The proposal relates to the ongoing discourse on energy transition, starting from the consideration that the energy transition generates a landscape transition too, thanks to the long-lasting relationship between energy and spatial organization. In this context the research aims to study energy landscape from the analytical framework of the urban metabolism approach.
Urban metabolism defines the total sum of processes for which cities mobilize, consume and transform natural resources needed to make them work and develop, provoking consequences in terms of energy and material used and waste generated (Barles, 2008). Most urban metabolism studies applied quantitative methods accounting for the total energy and materials fluxes of cities. Nevertheless at present an increasing urbanization, combined with a progressive resources limitation, leads to consider urban metabolism as an approach to find new ways how cities and territories can be made more sustainable (Broto et al, 2012). At the same time, landscape designers and urban planners begin to embrace urban metabolism theory: when they incorporate metabolic thinking while design forms and processes, resources management and so the infrastructures that carry these flows are integrated in urban design.
The resulting landscape can so be read as a "Landscape infrastructure", referring to his ability to act as a supporting structure for processes of modernization (Perrotti, 2014).
The intervention wants to explore the urban metabolism approach of designing with and through flows (energy, materials, water, waste etc.) in urban planning, by focusing on his spatial and landscape configuration. The advanced hypothesis is that landscape medium has the potential to connect the inhabitants' scale with the urban project.
In order to do that, case studies at metropolitan and district scale that apply urban metabolism strategies to improve material circulation (dematerialization) and transit from fossil fuels, towards renewable and carbon-free sources are analyzed and compared. The examples are chosen from the Netherlands, that since long time is thinking about energy transition with ambitious objectives for the future, linked also to landscape and spatial planning.
The first example analyzed is the project developed during the 2014 International Architecture Biennale in Rotterdam , "IABR-Urban by nature", that has studied the urban metabolism of the city and mapped its flows of energy, water and goods through their infrastructure, to provide insight in what are key locations, to zoom in and propose interventions for. Different spatial projects have been designed to improve flows within the city.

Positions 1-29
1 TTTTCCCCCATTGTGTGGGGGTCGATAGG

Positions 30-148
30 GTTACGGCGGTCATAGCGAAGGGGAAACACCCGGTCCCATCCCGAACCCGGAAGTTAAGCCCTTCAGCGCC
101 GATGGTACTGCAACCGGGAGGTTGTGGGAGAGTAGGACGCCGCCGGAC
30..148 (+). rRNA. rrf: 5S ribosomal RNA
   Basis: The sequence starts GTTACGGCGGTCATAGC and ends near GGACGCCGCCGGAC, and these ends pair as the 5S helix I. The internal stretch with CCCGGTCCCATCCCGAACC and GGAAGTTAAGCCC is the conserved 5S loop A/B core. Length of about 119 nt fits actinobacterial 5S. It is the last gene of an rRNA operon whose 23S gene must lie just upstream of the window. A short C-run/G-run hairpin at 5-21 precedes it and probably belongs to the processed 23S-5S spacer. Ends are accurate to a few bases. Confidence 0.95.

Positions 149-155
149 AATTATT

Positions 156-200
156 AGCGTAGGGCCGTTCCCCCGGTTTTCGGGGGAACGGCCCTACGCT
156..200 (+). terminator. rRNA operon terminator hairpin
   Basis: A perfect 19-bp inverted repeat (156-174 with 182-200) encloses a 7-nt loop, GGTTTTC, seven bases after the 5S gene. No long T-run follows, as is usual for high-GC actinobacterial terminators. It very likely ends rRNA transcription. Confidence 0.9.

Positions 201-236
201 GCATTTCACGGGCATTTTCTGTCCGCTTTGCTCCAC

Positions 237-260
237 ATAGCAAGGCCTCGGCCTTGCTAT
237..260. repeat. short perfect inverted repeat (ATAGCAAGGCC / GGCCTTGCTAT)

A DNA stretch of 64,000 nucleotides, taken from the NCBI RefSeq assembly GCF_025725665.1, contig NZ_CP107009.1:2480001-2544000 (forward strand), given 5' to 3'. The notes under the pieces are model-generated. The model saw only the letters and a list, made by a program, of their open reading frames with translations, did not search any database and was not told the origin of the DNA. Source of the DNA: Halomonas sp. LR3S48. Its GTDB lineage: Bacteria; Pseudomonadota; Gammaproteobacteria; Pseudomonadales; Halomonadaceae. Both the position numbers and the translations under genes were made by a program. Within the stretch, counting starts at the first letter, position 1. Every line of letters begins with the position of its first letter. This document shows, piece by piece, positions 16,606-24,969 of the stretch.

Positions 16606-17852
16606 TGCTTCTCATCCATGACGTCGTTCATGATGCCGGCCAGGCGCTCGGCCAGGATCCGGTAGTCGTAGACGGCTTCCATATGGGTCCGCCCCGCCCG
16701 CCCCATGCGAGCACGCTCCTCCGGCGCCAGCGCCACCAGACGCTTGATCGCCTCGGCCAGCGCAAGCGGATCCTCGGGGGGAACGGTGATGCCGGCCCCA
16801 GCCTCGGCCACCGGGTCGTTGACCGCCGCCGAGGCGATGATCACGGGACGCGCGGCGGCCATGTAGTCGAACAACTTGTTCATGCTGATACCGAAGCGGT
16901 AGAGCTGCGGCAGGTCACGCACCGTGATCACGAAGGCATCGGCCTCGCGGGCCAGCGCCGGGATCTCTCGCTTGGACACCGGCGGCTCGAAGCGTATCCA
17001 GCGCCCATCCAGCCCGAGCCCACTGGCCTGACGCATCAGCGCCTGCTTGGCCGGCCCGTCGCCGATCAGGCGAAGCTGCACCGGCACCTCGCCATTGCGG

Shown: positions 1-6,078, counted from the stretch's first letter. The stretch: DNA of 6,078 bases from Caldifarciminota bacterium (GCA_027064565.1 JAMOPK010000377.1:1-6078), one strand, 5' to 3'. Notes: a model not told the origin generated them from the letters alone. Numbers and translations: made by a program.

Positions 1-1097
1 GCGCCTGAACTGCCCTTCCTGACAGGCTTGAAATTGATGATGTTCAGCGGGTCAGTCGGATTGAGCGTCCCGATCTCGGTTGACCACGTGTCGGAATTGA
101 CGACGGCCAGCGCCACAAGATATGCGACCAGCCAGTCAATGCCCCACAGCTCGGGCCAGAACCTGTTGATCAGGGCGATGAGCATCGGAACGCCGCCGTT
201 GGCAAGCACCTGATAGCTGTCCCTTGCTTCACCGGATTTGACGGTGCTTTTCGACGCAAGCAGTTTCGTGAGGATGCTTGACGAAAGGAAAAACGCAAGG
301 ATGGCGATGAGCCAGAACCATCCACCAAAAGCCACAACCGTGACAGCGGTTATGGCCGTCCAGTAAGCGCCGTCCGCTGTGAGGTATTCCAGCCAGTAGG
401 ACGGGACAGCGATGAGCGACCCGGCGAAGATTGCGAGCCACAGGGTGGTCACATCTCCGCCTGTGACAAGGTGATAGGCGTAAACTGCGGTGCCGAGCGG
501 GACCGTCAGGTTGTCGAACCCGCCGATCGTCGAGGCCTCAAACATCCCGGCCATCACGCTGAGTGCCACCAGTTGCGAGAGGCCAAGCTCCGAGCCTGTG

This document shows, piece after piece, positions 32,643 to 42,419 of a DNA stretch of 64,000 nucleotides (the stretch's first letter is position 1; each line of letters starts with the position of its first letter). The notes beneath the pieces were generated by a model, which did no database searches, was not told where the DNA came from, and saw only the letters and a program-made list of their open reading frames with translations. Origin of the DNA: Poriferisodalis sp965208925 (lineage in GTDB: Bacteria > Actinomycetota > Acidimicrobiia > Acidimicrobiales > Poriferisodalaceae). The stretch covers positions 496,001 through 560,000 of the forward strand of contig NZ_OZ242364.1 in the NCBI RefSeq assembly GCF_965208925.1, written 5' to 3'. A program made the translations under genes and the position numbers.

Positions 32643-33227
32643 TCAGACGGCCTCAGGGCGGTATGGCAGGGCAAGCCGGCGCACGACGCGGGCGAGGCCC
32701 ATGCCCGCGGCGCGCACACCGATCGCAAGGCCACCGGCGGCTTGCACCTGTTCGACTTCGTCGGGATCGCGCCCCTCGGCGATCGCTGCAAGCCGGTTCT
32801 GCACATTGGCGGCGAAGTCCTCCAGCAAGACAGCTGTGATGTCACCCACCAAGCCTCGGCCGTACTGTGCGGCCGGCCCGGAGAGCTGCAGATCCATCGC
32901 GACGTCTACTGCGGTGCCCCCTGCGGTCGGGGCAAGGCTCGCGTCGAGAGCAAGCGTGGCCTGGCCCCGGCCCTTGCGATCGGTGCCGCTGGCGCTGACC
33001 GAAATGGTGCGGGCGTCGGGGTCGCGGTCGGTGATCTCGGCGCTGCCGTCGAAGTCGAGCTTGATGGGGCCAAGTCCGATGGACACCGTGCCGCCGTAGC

At the district scale the case study is Buiksloterham, a brown fields area in Amsterdam, that on the basis of a quantification of an "urban metabolism in project" has settled guidelines for a sustainable planning and design for the 2034. At the moment two small neighborhoods within the district are realized: De Ceuvel (achieved) and City-Plot (in progress).
The comparison between case studies and the different resulted landscapes can put in perspective the processes and the issues faced during the application of urban metabolism theory in the planning and design of sustainable energy transition, highlighting the importance of landscape in this process.
Barles Sabine (2008), "Comprendre et maîtriser le métabolisme urbain et l'empreinte environnementale des villes", Responsabilité et environnement, n° 52, p. 21-26.
Castan Broto Vanesa, Allen Adriana, Rapoport Elisabeth (2012), "Interdisciplinary Perspectives on Urban Metabolism", Journal of Industrial Ecology, n° 16 (6), p. 851–861.
Perrotti Daniela (2014), "Landscape as Energy Infrastructure: Ecologic Approaches and Aesthetic Implications of Design". In: Revising Green Infrastructure: Concepts Between Nature and Design, D. Czechowski, T. Hauck, G. Hausladen (eds.) CRC Press, Boca Raton, pp. 71-90
Urban metabolism, landscape, flows, energy transition, the Netherlands